I’m One Of 1000 UK Artists Boycotting Israel. Here’s Why

This thoughtful and informative piece by one of the 1,050 signatories to the Artists’  Pledge for Palestine first appeared on The Quietus.

Photo credit: Valerio Berdini

Photo credit: Valerio Berdini

As Thurston Moore, Miss Lauryn Hill and Primus become the latest to cancel shows in Tel Aviv, British-Palestinian musician Samir Eskanda makes the case for the boycott, with contributions from Moore and Jean-Hervé Peron of Faust.

In 2009, a couple of weeks after the end of Israel’s massacres in Gaza, dubbed “Operation: Cast Lead”, I decided to adopt the Palestinian call for boycotts, divestment and sanctions (BDS) against the state of Israel. The three-week assault, which served as the model for last summer’s rampage, was carried out on the pretext of ending erratic rocket fire from the besieged Gaza strip. In reality it represented an escalation of the daily violence committed by Israeli occupation forces against a relatively defenceless civilian population, themselves mostly refugees from previous rounds of aggression. Continue reading

Culture Minister Regev attacks artists, exposes Israel’s censorious culture policy

A petition signed by 2,000 Israeli artists has exposed the censorious instincts of the Israeli state, epitomised by its new Culture Minister Miri Regev.

A war of words between Israel’s new Culture Minister Miri Regev and a group of leading Israeli artists continued yesterday over budgetary allocations and allegations of censorship.
 Regev, who was appointed to the culture and sport portfolio in Israel’s new government, is considered a vocal firebrand leader in the right-wing of the Likud Party. Earlier this month, she warned that she would review funding of cultural initiatives and would not necessarily support those which she believes delegitimize the State of Israel.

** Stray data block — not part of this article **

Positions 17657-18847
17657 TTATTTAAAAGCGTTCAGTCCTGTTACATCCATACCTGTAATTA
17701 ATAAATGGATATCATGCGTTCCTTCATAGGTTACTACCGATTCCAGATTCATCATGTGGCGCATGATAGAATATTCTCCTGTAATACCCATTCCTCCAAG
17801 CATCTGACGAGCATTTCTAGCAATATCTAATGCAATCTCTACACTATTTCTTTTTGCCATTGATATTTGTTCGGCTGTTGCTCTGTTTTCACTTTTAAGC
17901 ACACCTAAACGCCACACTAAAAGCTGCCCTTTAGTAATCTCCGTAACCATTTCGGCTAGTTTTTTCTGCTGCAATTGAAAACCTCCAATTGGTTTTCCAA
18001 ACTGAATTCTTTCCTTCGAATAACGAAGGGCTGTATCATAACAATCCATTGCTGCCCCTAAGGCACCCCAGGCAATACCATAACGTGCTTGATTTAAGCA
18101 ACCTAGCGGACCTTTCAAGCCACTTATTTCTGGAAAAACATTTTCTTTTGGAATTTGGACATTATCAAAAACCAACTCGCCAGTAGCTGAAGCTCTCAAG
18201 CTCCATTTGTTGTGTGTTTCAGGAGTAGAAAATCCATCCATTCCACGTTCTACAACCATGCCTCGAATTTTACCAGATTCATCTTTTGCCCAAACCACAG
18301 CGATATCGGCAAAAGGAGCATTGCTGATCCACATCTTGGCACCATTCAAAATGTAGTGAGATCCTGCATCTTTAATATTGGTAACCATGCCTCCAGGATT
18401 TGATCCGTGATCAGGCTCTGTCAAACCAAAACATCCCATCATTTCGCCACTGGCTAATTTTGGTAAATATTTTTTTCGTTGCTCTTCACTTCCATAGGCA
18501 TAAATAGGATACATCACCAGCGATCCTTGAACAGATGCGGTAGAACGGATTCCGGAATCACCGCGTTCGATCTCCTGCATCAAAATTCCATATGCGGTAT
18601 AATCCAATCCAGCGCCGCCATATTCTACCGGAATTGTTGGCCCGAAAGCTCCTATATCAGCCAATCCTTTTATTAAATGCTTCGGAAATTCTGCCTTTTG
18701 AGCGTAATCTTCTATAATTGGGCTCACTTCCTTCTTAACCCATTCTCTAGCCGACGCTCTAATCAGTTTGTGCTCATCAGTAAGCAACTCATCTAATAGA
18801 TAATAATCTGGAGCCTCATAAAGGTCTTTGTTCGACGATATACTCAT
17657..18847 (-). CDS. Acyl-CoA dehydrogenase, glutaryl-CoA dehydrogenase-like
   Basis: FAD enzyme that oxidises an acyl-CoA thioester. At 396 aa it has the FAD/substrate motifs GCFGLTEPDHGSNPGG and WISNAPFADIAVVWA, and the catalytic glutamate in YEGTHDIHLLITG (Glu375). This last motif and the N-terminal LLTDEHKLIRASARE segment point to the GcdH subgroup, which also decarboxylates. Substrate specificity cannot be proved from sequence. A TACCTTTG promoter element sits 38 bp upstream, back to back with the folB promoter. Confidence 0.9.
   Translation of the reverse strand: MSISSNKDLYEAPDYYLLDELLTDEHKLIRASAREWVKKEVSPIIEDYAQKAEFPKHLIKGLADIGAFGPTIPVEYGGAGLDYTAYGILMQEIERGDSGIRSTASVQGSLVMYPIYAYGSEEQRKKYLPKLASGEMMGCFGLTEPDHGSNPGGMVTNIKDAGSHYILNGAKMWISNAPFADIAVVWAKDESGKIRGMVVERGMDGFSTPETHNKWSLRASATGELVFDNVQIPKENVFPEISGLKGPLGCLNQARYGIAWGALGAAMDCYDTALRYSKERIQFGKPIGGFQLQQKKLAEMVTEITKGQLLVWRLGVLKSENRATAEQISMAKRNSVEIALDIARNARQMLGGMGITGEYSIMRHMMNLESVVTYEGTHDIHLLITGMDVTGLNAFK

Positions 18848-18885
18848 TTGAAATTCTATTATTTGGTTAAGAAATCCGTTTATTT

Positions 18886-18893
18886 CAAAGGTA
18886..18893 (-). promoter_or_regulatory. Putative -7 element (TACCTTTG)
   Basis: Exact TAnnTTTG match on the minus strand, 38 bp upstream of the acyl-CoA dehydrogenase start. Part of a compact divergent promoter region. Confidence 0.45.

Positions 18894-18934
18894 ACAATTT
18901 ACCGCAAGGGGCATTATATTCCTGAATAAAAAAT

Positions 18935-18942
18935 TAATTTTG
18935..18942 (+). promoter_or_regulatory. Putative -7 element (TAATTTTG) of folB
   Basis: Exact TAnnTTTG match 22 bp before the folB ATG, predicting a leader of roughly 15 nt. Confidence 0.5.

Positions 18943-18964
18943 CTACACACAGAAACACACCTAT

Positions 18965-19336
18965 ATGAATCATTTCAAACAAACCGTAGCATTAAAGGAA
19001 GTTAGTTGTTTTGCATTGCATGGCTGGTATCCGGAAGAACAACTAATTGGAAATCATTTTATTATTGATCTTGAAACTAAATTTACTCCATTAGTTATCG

The only Palestinian theatre company in Israel, Al-Midan, had its funding frozen this week because ministers disapproved of its latest play.

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Freedom Theatre defies all odds to tell their “absolutely compelling” story

Discussion with The Freedom Theatre from Jenin

As the Freedom Theatre’s first ever UK tour draws to a close, we are proud to be able to post a short film (27 minutes) offering insights into the experience of members of the company, and also the audiences who have flocked to see The Siege at 10 venues from Manchester to Hastings, Colchester to Glasgow, where the tour ends on June 20.

The play tells the story of a group of armed men who sought sanctuary in arguably the world’s holiest site, the Church of the Holy Nativity, in Bethlehem in 2002. Based in Jenin refugee camp in the West Bank, Freedom Theatre rose out of the resistance to Israeli occupation, survived the brutal killing of its founder Juliano Mer Khamis, and continues to exemplify Palestinian cultural resistance in the face of intimidation and harrassment, which even followed it to the UK.

Filmed at the post-performance panel discussion after their first show at London’s Battersea Arts Centre on May 19, the video makes inspiring viewing for supporters of Palestinian artistic expression, whether or not they have seen the play itself. Continue reading